NewsDesk @bactiman63

According to  San Diego County, a deer mouse collected last month during routine monitoring from a rural area near Boulevard has tested positive for the potentially deadly hantavirus.

Deer mouse/CDC

Hantavirus in wild rodents is not uncommon in San Diego County, but people rarely come into contact with infected animals because wild rodents naturally avoid people.

Even though exposure to the virus is rare, people should be careful around wild rodents because there is no cure or vaccine for hantavirus.

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People can be exposed to the virus when wild rodents invade their living areas— such as homes, garages and sheds. People should be particularly aware in spring because many people use the warming temperatures to clean garages, sheds and outbuildings.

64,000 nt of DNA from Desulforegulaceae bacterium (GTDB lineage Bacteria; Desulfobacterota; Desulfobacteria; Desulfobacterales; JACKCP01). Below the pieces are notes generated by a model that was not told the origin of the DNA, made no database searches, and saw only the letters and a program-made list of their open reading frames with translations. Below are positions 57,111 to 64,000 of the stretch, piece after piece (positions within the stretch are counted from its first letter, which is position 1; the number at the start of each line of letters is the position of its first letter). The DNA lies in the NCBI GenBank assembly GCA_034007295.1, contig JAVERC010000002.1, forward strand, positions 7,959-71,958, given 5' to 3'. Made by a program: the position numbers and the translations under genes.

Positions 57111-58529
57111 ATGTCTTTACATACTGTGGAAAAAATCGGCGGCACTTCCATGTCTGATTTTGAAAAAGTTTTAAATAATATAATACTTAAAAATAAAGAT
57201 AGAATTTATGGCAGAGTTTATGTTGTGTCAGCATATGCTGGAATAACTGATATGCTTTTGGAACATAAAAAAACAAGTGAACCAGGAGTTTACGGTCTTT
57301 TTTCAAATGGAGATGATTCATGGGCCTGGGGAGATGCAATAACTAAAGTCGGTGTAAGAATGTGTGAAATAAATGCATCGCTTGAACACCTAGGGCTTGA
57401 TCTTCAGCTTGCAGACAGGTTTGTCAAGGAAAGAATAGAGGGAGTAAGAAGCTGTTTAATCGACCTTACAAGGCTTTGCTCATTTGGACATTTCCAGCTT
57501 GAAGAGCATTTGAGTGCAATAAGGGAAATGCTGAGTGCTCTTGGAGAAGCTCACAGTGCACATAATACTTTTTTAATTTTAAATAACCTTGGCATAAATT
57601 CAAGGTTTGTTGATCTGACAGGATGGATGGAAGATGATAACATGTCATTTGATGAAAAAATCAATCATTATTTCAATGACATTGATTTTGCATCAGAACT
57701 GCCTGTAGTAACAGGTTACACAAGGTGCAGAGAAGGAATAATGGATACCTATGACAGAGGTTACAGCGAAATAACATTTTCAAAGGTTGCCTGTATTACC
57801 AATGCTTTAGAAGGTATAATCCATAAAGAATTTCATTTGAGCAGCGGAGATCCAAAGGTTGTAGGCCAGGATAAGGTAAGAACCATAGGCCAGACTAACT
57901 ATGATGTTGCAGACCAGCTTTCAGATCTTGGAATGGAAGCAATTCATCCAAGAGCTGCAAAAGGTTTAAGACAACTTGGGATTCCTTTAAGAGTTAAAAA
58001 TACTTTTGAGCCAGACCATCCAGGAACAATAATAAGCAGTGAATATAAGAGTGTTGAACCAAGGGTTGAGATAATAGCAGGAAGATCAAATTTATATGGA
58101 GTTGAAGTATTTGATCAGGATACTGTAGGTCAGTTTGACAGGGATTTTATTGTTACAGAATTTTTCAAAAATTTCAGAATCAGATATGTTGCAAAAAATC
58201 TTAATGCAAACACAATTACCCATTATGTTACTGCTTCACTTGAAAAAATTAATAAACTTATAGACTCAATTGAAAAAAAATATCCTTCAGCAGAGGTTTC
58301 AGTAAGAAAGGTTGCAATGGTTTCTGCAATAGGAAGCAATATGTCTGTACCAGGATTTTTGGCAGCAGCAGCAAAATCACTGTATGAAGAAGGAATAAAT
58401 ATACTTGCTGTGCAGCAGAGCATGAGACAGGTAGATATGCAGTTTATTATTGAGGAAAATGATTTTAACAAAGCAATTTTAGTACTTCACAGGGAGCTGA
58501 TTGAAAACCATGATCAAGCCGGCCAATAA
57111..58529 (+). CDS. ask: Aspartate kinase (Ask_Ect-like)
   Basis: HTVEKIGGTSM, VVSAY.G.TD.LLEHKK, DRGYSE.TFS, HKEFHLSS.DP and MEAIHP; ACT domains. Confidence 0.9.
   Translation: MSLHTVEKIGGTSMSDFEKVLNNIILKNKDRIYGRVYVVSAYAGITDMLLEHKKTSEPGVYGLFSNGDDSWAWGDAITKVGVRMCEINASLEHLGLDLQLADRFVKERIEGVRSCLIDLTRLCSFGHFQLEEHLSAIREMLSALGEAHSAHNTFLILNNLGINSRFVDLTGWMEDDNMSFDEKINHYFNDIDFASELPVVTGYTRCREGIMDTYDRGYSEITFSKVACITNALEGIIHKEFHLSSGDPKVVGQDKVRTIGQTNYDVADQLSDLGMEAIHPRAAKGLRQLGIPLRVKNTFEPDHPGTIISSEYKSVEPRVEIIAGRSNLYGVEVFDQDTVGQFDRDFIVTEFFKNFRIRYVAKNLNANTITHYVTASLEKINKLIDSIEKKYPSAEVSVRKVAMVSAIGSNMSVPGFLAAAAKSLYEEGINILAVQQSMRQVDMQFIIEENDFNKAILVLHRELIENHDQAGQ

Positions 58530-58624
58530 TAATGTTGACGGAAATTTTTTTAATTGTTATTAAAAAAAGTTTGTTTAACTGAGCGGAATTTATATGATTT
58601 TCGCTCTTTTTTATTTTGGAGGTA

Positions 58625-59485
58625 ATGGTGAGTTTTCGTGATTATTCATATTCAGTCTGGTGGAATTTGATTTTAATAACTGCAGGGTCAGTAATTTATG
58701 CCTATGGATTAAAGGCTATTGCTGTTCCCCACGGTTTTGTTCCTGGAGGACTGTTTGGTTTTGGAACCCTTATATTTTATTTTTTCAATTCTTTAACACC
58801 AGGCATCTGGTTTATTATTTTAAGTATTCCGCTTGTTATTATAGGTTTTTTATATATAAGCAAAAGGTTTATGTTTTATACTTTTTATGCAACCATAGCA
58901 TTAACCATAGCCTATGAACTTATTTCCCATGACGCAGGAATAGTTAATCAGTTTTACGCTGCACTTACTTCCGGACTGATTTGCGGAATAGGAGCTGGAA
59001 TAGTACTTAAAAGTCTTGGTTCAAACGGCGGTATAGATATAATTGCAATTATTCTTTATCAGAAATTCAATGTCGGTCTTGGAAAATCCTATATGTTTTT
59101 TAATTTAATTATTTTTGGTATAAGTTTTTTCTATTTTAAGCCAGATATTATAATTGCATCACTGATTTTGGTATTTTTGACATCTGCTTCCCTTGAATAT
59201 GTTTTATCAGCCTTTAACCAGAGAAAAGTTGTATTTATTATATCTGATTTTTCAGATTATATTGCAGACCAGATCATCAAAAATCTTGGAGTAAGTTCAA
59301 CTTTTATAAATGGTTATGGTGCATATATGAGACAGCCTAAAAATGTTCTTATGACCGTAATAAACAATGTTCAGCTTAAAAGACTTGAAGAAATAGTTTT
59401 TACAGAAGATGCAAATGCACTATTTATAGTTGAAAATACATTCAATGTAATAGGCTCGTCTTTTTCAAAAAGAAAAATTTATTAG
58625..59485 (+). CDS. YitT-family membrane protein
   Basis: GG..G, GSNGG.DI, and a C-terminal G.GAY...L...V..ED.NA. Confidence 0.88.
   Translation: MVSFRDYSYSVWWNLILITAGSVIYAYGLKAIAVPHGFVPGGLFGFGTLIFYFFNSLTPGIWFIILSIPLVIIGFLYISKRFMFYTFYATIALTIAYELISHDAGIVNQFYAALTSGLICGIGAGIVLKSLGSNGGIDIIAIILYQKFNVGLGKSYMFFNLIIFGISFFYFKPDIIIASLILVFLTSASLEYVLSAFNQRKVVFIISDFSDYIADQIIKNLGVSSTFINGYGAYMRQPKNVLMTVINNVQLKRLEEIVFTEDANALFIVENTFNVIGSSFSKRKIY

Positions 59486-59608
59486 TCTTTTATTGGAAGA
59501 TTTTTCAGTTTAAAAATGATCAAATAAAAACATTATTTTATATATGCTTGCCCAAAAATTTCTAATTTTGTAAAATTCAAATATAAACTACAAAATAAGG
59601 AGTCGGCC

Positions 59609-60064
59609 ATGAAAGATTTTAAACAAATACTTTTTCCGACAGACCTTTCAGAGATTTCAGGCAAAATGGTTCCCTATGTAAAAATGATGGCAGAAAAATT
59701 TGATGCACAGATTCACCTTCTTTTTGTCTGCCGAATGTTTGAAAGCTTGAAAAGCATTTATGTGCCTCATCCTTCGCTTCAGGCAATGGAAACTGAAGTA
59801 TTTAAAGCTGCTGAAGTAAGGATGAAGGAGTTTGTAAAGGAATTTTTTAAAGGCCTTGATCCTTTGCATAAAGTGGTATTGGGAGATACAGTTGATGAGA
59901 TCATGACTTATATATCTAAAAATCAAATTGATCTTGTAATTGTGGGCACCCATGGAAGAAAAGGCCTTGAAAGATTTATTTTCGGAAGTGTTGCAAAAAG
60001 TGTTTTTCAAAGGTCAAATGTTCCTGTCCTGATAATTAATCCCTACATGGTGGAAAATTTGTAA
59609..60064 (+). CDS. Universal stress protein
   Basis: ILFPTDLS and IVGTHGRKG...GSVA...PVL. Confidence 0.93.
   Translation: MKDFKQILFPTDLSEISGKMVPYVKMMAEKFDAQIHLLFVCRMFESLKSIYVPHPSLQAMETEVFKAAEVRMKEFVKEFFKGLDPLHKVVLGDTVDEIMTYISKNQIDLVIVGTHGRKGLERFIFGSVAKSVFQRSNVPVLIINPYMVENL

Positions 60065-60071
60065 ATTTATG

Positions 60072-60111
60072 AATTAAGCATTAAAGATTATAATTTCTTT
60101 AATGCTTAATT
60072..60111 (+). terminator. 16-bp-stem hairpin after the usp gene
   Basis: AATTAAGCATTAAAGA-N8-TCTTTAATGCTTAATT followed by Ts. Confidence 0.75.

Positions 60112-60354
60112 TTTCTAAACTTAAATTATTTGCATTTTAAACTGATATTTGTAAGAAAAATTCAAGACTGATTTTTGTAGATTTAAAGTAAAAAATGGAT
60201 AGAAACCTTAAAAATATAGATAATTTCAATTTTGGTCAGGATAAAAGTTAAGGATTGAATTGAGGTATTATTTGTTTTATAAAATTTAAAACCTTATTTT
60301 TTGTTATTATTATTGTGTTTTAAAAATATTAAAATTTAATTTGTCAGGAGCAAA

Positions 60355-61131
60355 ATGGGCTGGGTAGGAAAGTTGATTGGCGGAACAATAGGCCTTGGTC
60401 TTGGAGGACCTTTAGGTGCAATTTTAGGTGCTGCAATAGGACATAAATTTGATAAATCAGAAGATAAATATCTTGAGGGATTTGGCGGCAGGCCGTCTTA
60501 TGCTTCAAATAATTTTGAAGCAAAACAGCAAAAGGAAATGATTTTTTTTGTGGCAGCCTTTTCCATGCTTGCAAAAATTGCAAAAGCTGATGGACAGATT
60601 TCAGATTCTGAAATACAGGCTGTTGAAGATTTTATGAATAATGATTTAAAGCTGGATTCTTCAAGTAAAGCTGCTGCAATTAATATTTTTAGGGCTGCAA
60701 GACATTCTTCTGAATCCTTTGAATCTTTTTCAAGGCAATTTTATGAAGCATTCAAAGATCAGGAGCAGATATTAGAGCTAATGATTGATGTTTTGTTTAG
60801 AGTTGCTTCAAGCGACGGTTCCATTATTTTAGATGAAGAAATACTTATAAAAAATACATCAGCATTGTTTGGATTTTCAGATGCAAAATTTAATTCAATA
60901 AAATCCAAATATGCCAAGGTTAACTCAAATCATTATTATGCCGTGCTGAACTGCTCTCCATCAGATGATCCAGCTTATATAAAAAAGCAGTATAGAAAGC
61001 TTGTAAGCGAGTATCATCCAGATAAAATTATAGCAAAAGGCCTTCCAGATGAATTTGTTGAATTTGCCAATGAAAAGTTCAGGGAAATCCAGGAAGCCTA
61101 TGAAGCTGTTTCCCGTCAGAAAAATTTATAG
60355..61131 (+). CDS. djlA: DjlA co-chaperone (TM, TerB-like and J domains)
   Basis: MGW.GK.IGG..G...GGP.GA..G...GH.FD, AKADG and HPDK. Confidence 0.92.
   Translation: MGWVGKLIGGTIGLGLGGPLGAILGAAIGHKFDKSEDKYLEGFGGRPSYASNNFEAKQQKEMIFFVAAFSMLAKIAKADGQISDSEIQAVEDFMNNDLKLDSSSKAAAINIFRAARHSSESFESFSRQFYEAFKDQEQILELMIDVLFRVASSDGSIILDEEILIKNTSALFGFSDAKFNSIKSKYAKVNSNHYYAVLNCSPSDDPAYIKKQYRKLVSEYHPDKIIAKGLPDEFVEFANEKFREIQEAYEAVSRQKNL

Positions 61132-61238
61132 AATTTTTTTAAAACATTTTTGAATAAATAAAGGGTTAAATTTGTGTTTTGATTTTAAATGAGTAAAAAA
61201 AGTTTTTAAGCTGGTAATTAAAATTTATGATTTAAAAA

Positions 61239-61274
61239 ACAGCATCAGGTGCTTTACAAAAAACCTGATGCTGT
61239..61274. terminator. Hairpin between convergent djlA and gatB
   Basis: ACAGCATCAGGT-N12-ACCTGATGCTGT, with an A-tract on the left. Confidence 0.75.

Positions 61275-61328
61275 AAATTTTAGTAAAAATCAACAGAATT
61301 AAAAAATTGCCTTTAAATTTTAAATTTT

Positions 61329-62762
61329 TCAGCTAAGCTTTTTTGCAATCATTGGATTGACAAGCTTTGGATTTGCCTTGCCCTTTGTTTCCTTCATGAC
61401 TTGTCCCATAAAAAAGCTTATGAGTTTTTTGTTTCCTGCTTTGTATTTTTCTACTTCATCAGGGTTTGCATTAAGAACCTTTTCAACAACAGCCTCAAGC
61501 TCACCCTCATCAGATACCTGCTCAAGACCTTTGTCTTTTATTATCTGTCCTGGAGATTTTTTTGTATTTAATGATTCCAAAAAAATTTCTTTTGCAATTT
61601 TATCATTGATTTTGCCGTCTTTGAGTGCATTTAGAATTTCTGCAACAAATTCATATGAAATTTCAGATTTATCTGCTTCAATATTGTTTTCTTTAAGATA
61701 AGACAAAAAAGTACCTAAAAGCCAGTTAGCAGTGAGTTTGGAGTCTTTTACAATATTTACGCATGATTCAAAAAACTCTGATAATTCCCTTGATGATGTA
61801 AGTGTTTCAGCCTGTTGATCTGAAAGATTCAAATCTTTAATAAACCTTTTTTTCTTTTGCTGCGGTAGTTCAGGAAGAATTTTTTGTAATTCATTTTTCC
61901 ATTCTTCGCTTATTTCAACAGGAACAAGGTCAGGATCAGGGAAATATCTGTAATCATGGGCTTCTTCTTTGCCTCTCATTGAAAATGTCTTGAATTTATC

Infected rodents shed the hantavirus in their urine, feces and saliva. Once the matter dries, it can be stirred into the air where people can inhale the virus.

If people find wild rodents, nests or signs of them in their living spaces, they should always use “wet cleaning” methods—using bleach or other disinfectants, rubber gloves and bags. They should NOT sweep or vacuum, which could stir hantavirus into the air where it could be inhaled.